An Embarrassment of Mangoes by Ann Vanderhoof

In An Embarrassment of Mangoes: A Caribbean Interlude, author Ann Vanderhoof and her husband, Steve, fulfill the fantasy of many: They quit their jobs, rent out their house, and sail off to the Caribbean on a 42-foot sailboat. Over the course of two years, they explore numerous countries, adjust to “island time,” fish their dinner out of the sea, and meet interesting locals. Reading about their travels, especially the food, is enough to make you wonder why you haven’t found a subletter yet.

I’m Off Then by Hape Kerkeling

I’m Off Then: Losing and Finding Myself of the Camino de Santiago by Hape Kerkeling recounts the time the author spent on a pilgrimage across the French Alps and the top of Spain. Walking the 1,200-year-old route, known in English as the St. James’ Way, ends up being an eye-opening experience. As Kerkeling overcomes the physical struggle, he documents his daily lessons and gains a sense of peace.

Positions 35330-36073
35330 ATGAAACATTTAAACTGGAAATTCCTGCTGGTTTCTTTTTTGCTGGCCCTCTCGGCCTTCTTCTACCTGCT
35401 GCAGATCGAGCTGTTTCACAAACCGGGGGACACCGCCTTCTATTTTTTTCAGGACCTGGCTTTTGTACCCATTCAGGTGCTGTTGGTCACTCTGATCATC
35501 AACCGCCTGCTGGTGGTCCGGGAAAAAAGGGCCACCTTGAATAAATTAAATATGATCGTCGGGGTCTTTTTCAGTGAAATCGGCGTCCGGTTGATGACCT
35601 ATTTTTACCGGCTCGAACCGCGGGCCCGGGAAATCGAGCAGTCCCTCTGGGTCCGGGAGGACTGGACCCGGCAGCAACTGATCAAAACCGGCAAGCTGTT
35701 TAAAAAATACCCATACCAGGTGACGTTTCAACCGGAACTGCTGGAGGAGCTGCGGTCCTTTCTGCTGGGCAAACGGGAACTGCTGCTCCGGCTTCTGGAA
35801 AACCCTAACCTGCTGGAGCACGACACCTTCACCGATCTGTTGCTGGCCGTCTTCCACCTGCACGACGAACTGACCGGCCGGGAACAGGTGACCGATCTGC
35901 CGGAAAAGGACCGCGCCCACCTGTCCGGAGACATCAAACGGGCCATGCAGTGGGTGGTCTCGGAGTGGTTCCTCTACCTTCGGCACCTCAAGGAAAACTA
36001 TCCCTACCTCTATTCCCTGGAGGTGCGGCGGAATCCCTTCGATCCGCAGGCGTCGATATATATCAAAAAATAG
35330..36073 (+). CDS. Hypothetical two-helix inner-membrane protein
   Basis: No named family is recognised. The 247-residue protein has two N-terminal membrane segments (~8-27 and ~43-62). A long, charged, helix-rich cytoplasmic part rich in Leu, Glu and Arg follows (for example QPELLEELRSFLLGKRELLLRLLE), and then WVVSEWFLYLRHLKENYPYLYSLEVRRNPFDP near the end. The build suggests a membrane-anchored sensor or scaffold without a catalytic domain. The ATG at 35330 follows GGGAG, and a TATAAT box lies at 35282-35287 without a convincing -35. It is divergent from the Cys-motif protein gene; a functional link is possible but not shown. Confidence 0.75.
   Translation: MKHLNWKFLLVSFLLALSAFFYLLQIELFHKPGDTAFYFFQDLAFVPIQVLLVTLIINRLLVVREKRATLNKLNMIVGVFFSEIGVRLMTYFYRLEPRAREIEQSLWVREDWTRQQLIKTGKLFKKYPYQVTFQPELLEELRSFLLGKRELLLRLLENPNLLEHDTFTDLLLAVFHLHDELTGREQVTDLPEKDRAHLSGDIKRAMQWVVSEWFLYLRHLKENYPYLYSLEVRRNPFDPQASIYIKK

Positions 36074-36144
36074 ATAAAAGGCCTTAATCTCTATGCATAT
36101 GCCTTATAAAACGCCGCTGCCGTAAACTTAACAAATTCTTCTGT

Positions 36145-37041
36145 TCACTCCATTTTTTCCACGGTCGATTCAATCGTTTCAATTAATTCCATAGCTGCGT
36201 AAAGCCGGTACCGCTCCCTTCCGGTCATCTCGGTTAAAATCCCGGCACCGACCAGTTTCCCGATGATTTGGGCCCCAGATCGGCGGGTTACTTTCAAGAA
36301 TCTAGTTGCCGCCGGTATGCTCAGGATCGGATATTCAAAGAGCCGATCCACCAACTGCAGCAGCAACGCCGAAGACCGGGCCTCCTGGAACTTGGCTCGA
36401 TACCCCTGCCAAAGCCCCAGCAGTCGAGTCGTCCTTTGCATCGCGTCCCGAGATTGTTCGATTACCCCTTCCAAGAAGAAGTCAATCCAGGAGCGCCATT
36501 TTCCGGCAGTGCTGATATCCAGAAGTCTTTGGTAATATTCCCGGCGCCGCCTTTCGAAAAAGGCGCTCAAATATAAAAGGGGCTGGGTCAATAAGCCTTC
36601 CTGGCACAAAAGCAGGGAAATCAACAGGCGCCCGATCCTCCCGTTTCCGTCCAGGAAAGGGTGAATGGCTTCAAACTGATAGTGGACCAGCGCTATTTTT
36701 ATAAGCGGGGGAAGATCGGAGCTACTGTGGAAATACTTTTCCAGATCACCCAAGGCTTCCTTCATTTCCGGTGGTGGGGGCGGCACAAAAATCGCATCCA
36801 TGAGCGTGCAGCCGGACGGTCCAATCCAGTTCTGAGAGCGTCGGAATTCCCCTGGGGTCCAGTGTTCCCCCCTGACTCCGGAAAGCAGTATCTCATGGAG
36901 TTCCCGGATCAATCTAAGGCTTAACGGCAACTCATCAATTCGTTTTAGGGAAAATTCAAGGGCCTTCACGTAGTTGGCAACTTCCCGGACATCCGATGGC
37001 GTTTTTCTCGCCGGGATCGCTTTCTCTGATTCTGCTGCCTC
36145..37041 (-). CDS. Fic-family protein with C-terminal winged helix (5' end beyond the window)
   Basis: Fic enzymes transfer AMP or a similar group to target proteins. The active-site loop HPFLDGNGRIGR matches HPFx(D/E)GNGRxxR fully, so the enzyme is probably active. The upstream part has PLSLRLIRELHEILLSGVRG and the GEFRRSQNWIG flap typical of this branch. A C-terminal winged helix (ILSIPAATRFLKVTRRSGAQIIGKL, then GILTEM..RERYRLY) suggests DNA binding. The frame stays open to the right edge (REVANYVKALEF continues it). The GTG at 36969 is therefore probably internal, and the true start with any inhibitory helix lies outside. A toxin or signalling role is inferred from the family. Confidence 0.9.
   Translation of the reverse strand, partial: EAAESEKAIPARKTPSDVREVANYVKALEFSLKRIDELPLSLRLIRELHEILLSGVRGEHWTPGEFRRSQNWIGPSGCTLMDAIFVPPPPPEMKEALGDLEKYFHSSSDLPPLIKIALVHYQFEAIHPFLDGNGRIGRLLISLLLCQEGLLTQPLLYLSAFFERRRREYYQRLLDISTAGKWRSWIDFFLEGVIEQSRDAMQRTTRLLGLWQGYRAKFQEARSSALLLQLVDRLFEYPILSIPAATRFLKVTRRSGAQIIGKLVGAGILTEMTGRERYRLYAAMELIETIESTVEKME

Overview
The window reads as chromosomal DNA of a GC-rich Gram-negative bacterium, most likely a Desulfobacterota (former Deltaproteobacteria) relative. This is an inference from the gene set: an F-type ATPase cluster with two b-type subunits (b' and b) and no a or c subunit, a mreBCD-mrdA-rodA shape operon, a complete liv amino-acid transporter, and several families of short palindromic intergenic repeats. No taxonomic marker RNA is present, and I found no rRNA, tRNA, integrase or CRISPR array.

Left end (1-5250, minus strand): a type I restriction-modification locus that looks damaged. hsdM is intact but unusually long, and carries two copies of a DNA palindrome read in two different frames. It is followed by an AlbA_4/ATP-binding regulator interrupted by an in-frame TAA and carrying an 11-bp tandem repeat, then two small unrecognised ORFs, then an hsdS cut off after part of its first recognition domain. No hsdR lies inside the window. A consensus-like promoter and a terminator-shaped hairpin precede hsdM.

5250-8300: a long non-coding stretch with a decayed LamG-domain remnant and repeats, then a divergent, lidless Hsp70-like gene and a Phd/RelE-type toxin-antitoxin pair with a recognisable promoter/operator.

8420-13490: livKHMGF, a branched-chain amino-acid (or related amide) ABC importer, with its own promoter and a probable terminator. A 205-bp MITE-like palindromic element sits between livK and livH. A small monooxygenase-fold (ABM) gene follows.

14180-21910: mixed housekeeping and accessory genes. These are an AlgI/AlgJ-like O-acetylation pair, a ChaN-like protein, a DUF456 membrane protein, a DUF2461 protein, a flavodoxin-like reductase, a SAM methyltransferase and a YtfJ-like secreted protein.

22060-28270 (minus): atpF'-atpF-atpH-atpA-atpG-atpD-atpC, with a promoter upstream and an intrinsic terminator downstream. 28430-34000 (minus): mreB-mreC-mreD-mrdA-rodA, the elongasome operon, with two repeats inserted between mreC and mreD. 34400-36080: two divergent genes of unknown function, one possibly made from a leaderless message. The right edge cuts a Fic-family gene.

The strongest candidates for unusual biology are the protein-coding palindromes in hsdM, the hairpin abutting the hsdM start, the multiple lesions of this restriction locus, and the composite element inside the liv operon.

The Cruise of the Rolling Junk by F. Scott Fitzgerald

Not even the likes of F. Scott and Zelda Fitzgerald were immune to the appeal of a road trip. Within months of getting married, the duo set off from New England in a decrepit car and headed south to Alabama. The trip inspired F. Scott to pen a series of pieces for Motor magazine, and their tales from the road will make you want to map out a route as well.

Image: Fox Searchlight Pictures